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The Legend of Sant Jordi

23/04/2024 The Legend of Sant Jordi

One of the most beloved and celebrated festivities in Catalonia is the Day of Sant Jordi, a celebration full of folklore and joy that reflects the cultural identity of an entire people.

Today, April 23rd, the streets are full of people; couples in love, groups of friends, parents and children, any kind of love is valid to enjoy reading and exchanging roses on this special holiday.

Thousands of stories have sprung up around this legend, but they all have the hero-princess-dragon triad in mind.

According to the Barcelona City Council, this myth was born in the 13th century and is set in Montblanc, a nearby medieval town.

The village lived in fear of an evil dragon with an insatiable appetite. According to the fable, when the beast had eaten all the food and livestock in the village, to keep it from plundering the streets, they decided to sacrifice one inhabitant every day by drawing lots.

Some say that the dragon ate half the population before it was the princess's turn, others say that she was the first to be drawn. Either way, as in any good medieval tale, just as the dragon is about to devour the king's daughter, a knight in shining armor appears, in our case our patron Sant Jordi, kills the beast with his lance and saves the lady.

Blood flows from the mortal wound which turns into a rose bush, and our hero gives the princess a rose as a symbol of his love; in return, she writes him a poem.
Although the story does not end with an ending worthy of the epic, as our handsome protagonist decides not to marry Her Highness in order to continue saving villages, it leaves us with two beautiful symbols, the rose and the book, that endure through time.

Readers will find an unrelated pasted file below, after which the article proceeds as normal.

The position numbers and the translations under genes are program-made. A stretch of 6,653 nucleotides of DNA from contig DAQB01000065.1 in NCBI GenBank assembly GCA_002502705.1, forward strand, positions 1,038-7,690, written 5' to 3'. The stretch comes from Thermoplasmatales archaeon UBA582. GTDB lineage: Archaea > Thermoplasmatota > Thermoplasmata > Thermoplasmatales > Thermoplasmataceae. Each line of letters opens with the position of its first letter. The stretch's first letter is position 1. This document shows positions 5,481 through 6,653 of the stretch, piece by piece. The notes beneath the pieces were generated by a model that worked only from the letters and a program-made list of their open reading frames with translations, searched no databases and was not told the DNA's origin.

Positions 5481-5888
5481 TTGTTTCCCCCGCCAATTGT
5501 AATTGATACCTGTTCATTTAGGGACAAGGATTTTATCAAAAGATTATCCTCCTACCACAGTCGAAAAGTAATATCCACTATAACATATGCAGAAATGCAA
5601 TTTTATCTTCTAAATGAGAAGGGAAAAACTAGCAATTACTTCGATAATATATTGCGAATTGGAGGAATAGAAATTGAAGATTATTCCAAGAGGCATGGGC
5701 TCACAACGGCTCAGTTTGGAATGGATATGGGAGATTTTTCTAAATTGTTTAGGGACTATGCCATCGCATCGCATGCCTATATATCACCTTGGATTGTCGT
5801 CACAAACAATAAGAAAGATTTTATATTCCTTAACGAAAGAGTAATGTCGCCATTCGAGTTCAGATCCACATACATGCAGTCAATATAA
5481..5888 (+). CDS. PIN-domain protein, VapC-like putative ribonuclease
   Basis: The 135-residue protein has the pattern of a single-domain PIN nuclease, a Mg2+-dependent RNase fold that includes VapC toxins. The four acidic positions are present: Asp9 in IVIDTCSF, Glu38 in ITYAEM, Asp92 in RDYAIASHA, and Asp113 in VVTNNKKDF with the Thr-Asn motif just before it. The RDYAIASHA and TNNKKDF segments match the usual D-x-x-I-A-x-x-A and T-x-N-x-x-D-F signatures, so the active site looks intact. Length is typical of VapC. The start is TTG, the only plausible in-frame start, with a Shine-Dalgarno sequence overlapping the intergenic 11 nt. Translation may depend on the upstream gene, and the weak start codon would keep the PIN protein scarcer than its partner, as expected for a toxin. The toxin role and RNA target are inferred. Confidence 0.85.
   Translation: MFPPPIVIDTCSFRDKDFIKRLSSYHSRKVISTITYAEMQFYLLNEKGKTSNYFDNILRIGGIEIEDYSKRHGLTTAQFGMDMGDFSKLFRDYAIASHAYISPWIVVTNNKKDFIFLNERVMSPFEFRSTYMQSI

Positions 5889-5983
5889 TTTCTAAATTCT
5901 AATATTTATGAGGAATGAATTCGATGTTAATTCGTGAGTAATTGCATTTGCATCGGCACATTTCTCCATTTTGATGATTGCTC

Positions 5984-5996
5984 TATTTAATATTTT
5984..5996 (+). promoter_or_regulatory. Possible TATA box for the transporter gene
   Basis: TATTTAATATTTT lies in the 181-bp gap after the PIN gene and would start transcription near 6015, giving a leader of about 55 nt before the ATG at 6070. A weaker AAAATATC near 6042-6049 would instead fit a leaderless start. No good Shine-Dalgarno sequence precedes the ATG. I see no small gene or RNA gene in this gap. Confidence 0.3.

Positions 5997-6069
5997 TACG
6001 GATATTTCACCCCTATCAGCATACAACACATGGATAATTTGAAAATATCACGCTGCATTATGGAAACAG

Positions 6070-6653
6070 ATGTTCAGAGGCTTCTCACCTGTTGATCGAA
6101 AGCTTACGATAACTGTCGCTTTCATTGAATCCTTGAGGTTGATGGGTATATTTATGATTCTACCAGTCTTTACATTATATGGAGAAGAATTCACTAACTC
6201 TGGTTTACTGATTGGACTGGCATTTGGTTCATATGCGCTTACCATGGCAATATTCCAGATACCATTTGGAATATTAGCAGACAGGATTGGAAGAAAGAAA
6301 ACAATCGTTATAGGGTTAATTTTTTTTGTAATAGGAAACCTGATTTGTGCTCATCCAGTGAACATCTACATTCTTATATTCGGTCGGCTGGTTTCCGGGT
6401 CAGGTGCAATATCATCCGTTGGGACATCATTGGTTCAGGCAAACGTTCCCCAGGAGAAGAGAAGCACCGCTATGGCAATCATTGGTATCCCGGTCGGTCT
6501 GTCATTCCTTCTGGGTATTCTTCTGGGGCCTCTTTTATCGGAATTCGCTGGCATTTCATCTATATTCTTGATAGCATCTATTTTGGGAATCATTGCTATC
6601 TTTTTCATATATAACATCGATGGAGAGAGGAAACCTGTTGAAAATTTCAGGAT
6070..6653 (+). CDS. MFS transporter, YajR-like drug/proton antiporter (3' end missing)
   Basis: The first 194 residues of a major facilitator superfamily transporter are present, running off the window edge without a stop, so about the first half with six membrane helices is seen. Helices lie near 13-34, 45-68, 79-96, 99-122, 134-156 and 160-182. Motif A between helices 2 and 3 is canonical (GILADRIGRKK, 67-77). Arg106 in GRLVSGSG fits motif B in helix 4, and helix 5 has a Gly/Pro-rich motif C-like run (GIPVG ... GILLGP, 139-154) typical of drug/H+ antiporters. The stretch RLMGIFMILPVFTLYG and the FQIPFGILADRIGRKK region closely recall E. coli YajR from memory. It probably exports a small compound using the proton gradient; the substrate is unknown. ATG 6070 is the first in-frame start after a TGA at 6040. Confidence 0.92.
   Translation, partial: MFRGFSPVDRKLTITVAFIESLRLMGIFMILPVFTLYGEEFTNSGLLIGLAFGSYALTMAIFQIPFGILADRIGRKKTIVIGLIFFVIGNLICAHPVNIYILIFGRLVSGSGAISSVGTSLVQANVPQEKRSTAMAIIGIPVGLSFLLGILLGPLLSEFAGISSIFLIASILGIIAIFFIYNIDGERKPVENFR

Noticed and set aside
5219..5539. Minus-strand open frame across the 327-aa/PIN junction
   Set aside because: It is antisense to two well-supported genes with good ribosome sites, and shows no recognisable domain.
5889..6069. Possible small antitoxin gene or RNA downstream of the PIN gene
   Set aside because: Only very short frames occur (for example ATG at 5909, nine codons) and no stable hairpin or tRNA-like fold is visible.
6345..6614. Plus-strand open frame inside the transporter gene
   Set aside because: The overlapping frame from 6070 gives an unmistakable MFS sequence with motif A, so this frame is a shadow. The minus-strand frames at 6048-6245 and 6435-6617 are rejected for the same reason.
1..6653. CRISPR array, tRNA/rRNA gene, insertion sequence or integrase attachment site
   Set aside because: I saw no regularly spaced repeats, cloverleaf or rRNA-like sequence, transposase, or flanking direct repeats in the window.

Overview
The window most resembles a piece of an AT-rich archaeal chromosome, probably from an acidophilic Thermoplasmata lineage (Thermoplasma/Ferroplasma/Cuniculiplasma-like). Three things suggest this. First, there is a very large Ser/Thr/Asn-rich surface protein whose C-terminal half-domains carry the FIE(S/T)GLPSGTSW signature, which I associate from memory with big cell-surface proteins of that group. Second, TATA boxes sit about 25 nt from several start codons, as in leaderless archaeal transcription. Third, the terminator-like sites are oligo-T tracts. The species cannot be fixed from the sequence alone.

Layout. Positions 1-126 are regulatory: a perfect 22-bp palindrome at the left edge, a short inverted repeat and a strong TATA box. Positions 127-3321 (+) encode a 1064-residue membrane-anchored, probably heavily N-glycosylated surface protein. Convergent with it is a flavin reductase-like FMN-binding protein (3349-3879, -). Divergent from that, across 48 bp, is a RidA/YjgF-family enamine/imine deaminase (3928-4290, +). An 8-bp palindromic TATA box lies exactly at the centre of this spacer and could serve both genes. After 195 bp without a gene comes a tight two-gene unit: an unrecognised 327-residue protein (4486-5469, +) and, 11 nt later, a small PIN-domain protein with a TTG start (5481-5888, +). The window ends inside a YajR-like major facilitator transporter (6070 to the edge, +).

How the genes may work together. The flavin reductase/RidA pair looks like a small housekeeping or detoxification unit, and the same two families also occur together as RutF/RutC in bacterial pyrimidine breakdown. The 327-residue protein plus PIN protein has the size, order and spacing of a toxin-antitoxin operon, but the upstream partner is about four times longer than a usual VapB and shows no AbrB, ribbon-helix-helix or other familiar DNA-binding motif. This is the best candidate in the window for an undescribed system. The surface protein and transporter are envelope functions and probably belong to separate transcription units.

However, there are two anecdotes that you may not know about this deeply rooted tradition.

The first is that Gaudí, as a good Catalan, was inspired by this feat to build the House of Bones or Casa Batlló, as it is commonly known. The famous architect decorated the roof with tiles representing the dragon's back and placed a lance simulating the one that caused the wound from which our rosebush emerges.

The second is that in addition to the existence of thousands of variations of this story, there are many other places that celebrate this brave hero. He is the patron saint of Aragon, the International Day of Books, and in Europe, Bulgaria, Portugal, Romania, Hungary, and Slovakia also venerate Saint George.

No doubt today we will celebrate Sant Jordi as it deserves, and we wish you a happy day and a better reading.

 

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